Digital property rights
So if digital property rights are so important to digital pet owners, why haven’t they demanded them before? Virtual pet communities were always tech-forward. Taking the Petz community as an example, members went to lengths to learn and hand code HTML to build their own sites (with blinking and marquee scrolling text and all) to display their virtual floofs. This is remarkable because it was just everyday enthusiasts with the passion and drive to create. There was no drag-and-drop; it was pre-WordPress, pre-Facebook and MySpace, even before GeoCities.
Super zealots even learned to reverse engineer their pets, playing into the binary code of the project to edit their hexadecimal codes and alter everything from body shape to coloring to fur texture. Sometimes, hexers on-sold their modified breeds, but there was no way to protect or prove the uniqueness of a digital pet and no way to prevent its .pet files from being freely shared for anyone to download. If you wanted a one-off, you just had to trust that it wouldn’t be resold. But realistically, there were countless Petz clones proliferating all across the world.
NFTs could have solved this problem of authenticity and provenance, but they took off only over the past few years. Virtual pets have been around for nearly three decades.
The earliest advocate for NFT pets that I met was Jeffrey “Jihoz” Zirlin, co-founder of Sky Mavis and Axie Infinity. Sky Mavis just launched Axie Core, a new in-game experience designed to strengthen the emotional connection between owners and their Axies. That had been a long time coming.
During the first chat I ever had with Jihoz, in August 2020, he talked a lot about his vision for Axies to be thought of as virtual pets. He had a strong rationale, too, pointing to the amount that people spent on real-world pets – the global pet-care market is projected to grow to $326 billion in 2028 from $223 billion in 2021 – and how part of that spending could be captured by the virtual pet market since people were living more and more of their lives online.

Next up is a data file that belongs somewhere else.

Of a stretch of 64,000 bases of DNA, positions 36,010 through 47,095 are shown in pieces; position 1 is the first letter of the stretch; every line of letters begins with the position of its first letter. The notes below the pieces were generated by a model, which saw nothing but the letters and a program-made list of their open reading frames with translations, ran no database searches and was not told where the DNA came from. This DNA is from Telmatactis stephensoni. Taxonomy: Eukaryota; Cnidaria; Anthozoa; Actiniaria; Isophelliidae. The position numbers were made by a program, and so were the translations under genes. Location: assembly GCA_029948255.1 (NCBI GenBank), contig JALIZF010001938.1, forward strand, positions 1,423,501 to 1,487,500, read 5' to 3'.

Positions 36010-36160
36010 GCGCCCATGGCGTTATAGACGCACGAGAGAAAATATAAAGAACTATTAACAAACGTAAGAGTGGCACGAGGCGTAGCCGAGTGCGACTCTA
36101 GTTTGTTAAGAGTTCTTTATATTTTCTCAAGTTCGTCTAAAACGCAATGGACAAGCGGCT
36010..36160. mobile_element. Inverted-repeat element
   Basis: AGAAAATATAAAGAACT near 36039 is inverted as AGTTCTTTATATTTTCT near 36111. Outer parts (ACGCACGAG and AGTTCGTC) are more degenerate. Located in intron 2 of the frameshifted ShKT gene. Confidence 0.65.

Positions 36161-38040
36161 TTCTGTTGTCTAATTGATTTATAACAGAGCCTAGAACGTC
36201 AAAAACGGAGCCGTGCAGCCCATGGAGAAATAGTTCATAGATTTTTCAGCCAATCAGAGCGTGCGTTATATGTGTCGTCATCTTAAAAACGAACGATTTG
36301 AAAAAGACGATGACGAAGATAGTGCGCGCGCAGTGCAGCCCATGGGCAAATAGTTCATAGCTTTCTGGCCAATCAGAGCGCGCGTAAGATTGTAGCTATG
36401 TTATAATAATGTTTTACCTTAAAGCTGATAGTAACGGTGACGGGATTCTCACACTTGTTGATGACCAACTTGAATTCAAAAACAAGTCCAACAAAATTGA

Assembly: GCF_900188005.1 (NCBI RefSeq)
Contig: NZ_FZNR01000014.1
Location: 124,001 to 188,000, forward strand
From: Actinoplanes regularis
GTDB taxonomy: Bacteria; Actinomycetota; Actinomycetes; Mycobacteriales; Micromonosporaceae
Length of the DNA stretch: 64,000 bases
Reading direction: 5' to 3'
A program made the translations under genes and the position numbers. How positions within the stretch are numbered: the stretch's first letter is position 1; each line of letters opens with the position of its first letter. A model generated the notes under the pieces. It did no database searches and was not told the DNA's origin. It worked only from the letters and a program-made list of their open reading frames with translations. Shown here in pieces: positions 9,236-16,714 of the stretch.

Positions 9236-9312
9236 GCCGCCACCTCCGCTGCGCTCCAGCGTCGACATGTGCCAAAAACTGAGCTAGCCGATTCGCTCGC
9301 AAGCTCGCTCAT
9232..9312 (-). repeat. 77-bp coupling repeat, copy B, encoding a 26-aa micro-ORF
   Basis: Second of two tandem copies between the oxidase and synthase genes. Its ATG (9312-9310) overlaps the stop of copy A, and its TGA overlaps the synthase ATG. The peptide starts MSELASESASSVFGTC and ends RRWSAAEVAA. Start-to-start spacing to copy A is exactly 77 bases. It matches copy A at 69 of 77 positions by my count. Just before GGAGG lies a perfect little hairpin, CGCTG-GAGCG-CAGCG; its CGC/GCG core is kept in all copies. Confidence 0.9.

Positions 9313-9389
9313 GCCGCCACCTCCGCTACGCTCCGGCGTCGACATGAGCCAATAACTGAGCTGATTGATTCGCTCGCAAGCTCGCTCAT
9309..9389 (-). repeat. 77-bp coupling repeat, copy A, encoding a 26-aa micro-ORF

But at the time, few people knew what an NFT was, let alone owned one, and most who got into Axie from 2020 onward (me included) thought of Axies less like pet ponies and more like workhorses meant for hard labor. We were coming off the back of DeFi (decentralized-finance) summer, and everyone was all about yield farming. Then COVID-19 hit, destroying livelihoods, particularly for those in countries where government relief was limited, and millions were left desperate for income. So play-to-earn (P2E) ended up being the thing that catapulted Axie into the mainstream.
Belly-up for play-to-earn
In hindsight, the original P2E model was unsustainable. Players were incentivized to extract more from the game than they put in, leading to hyperinflation of the game’s currency and eventual collapse of the virtual economy. Opportunistic players cleared out once there were no more easy gains to be made, and developers refocused on building fun-first blockchain games to attract players who could spend big (as opposed to seeking payouts). Add to this the reckoning that crypto is down bad (as is global macros) and will be for a while. Anyone who was in it purely for financial gain has fled for greener pastures and the only NFT folk still holding on are either long crypto or subscribed to the “would you still love it if it went to zero?” mantra.